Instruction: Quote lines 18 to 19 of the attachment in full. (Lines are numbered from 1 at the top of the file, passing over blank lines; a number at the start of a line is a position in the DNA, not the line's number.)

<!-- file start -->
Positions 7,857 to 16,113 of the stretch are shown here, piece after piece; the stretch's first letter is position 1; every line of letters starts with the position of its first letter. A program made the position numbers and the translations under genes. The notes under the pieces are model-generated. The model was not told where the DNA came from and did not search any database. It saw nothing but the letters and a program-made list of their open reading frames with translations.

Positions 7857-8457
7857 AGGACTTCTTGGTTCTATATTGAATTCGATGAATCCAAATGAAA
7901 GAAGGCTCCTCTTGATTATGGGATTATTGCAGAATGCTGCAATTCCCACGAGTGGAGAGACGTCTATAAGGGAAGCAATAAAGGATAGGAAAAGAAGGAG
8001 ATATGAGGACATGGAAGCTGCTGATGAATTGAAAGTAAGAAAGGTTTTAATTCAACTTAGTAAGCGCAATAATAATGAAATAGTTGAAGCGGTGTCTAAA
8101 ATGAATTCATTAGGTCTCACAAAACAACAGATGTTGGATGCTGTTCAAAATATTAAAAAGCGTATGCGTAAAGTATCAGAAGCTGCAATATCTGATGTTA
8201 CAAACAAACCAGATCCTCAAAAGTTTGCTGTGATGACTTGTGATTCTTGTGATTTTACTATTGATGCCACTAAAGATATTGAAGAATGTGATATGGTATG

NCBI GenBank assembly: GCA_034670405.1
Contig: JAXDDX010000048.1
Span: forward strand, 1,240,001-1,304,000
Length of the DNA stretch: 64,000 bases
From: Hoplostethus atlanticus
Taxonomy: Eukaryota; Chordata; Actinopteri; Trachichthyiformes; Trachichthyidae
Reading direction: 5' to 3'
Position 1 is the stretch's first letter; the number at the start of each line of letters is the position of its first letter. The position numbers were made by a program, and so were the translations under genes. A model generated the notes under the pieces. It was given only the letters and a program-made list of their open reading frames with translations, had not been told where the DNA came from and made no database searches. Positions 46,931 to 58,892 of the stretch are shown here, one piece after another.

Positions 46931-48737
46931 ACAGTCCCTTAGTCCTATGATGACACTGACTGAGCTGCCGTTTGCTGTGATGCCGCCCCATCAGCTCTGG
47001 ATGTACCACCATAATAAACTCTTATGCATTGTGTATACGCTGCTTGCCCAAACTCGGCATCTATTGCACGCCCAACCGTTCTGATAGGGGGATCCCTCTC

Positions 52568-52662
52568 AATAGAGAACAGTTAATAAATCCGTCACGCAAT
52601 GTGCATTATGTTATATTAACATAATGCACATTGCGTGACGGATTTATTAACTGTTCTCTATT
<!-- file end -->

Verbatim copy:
47001 ATGTACCACCATAATAAACTCTTATGCATTGTGTATACGCTGCTTGCCCAAACTCGGCATCTATTGCACGCCCAACCGTTCTGATAGGGGGATCCCTCTC

Positions 52568-52662